A Surrey man serving two life sentences for second-degree murder convictions as well as attempted murder has received permission from the Parole Board of Canada for the second time to travel outside of the country.
John Joseph Arneil, 48, began serving his sentences in December 1993 at age 18 for the shooting murders of Chris Lussier, 16, Paul McDaniels, 15, and the attempted murder of Richie Moisan, 17, who was shot in the face but survived. Arneil had been on probation when he committed the crimes.
The shootings, with a handgun, happened under the Pattullo Bridge, on the Surrey side, after Arneil’s then-girlfriend Jade Allen, 18, accused Lussier of raping her – a charge the sentencing judge found “had not been substantiated.”
The court heard that the doctor who examined her on the night she was allegedly raped found no evidence of sexual assault.
Arneil was granted day parole in January 2019 and full parole in May 2021. In 2022, he was approved for “out of country travel to Mexico” and the parole board document indicates his case management team advised his trip was “successful” and completed “within the authorized time period.”
This past Aug. 18, the board authorized Arneil to go to Mexico for 21 days, informing him the Correctional Service of Canada “is supportive once again of you travelling out of country to spend time with your wife at her vacation home in Mexico. The final travel details have yet to be finalized in order to allow you to book affordable flights, obtain a limited validity passport and make arrangements for the care of your property while you are away.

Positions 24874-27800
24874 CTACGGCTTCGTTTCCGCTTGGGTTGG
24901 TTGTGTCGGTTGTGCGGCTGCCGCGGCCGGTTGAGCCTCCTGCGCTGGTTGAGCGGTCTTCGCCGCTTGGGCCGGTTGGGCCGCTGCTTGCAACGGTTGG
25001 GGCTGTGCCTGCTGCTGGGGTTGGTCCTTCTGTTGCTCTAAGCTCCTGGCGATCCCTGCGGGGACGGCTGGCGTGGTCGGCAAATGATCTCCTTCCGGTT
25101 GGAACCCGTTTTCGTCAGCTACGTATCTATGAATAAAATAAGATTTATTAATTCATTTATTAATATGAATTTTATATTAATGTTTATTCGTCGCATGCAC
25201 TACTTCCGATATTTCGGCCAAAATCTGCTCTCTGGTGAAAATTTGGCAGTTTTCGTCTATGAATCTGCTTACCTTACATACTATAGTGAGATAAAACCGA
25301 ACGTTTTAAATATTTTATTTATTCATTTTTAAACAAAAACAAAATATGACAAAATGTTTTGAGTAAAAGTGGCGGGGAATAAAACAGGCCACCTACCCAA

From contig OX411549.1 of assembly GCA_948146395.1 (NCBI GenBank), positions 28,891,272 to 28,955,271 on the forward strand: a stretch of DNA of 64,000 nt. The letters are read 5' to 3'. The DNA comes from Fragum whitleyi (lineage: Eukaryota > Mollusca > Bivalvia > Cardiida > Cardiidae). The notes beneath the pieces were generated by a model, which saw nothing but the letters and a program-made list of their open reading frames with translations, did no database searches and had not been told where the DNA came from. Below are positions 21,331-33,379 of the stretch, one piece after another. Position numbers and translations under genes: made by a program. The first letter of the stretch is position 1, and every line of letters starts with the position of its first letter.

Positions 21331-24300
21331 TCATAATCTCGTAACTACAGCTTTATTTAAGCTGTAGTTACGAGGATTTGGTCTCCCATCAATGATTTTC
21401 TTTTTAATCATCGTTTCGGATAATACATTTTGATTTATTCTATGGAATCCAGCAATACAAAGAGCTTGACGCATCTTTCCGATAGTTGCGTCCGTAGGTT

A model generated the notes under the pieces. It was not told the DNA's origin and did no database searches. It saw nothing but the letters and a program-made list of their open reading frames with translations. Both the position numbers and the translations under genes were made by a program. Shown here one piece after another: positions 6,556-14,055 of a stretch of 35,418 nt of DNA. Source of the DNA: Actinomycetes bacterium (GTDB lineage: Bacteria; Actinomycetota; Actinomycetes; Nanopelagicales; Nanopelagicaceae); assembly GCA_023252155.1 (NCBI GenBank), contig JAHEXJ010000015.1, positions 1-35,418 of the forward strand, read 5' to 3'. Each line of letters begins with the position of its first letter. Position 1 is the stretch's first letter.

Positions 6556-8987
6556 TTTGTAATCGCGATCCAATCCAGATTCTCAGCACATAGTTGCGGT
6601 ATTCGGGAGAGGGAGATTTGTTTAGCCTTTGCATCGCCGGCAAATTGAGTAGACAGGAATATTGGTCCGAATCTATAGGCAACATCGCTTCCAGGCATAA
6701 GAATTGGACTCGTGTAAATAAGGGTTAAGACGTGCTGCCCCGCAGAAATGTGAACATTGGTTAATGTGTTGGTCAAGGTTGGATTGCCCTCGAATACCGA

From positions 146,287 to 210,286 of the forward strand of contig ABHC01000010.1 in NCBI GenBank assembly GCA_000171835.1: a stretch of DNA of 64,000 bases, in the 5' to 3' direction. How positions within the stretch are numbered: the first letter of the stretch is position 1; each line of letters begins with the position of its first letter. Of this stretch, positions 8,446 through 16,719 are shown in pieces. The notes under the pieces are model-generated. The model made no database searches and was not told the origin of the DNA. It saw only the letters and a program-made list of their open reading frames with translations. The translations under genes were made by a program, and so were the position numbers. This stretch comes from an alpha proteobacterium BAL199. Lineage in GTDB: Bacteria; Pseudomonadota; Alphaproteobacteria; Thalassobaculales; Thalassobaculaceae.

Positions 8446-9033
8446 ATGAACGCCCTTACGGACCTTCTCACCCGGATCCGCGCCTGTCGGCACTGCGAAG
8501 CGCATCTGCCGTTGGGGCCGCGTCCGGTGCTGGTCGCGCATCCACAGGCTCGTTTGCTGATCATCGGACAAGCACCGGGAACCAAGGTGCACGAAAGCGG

“You and your wife have recently purchased a property in the Interior of the province and have received approval to transfer supervision areas. Your newly assigned parole officer is also in support of the proposed travel request,” the parole board document noted.
“As noted, your CMT are in support of the current travel request. They note you have demonstrated a strong level of commitment to the expectations of your supervision and in terms of your desire to become a productive member of society. Your CMT are of the opinion that the personal, emotional and relationship benefits associated to this travel request will assist in your long term reintegration efforts.”
According to Arneil’s most recent psychological risk assessment, completed in September 2018, he was considered a moderate risk for both general and violent re-offending” and would be considered to be a high risk if he “returned to substance use.”
The parole board document states the board “reviewed and considered” numerous victim statements on file, with the most recent having been submitted in 2021.
“One statement from the deceased victim’s sibling speaks to the enduring harm and grief the family has suffered. She is not supportive of a release in your case,” the document reads. “A second letter is from the deceased victim’s father who states that his son has been missed for all the years since the murder and that he does not support a full parole grant. A third letter is from another sibling who expresses the utter devastation the family experienced with the loss of their loved one.
“The board notes that despite the passage of time the ramifications and harm associated to your offence have not lessened,” the board told Arneil. “The profound grief and loss resonates through these letters and demonstrates the significance of the harm you caused.”